In late February, in an almond orchard in the Sacramento Valley, the fall-planted cover crop mix of grasses, brassicas and legumes had barely produced a green fuzz above the soil surface, and it was unclear when it would...
Ozone reduces plant growth, yield of horticultural and agronomic products, and beauty of ornamental vegetation. But the mechanism of ozone damage is not well understood. As a result, methods to protect plants are not available.
The Air Quality Effects Laboratory, in collaboration with other researchers in California, other states, and other countries, is working to understand the mechanism of ozone damage, to develop production methods to protect crops, and to identify targets for genetic improvement of plants.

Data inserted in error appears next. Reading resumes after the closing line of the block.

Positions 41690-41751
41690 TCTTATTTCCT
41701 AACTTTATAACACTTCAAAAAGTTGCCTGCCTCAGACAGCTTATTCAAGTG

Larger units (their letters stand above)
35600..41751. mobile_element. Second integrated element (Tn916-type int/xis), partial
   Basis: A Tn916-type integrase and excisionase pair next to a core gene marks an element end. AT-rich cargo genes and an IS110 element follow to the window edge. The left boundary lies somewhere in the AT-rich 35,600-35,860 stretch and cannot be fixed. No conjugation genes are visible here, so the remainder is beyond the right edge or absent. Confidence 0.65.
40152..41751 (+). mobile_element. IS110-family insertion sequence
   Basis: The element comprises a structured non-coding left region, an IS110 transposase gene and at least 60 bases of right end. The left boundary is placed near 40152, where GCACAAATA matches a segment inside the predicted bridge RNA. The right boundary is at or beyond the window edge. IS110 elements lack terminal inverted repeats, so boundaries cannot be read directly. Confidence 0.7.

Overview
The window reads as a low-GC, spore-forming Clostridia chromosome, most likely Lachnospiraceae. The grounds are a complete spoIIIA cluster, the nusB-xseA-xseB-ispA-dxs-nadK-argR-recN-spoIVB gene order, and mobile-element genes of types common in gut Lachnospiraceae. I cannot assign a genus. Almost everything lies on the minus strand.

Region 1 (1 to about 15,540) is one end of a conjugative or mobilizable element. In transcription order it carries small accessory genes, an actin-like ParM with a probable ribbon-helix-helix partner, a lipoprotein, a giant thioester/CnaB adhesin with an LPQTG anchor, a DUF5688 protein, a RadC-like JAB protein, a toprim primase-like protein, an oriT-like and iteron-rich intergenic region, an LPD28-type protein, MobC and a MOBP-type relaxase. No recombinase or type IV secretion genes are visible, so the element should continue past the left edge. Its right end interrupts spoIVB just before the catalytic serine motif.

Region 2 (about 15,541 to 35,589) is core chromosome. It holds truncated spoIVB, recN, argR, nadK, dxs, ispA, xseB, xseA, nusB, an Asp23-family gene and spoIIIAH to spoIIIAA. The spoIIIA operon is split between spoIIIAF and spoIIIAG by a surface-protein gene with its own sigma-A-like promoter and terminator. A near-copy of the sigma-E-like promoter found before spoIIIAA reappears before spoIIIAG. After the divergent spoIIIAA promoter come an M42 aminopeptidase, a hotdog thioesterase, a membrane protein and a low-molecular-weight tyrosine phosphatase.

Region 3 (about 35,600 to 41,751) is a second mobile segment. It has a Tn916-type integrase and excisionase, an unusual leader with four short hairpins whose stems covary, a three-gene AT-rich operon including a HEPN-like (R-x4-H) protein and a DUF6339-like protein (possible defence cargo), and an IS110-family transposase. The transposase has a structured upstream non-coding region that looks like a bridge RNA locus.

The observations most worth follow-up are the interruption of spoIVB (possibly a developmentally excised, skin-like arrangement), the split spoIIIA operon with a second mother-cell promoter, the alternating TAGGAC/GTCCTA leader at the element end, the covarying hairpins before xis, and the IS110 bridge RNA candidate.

It is well known that photosynthesis is damaged by ozone. It is less clear that this is the only or even the primary target of ozone action. Loading of newly photosynthesized sugars into the phloem for long distance translocation to roots and fruits is rapidly inhibited. Allocation of biomass among competing plant parts is disrupted by ozone, reducing root development and hydraulic conductance, and indirectly affecting leaf water relations and photosynthetic gas exchange. The Air Quality Effects Laboratory has shown that in Pima cotton (Gossypium barbadense) carbohydrate translocation is inhibited more than photosynthetic carbon assimilation following brief exposures to high concentrations of ozone.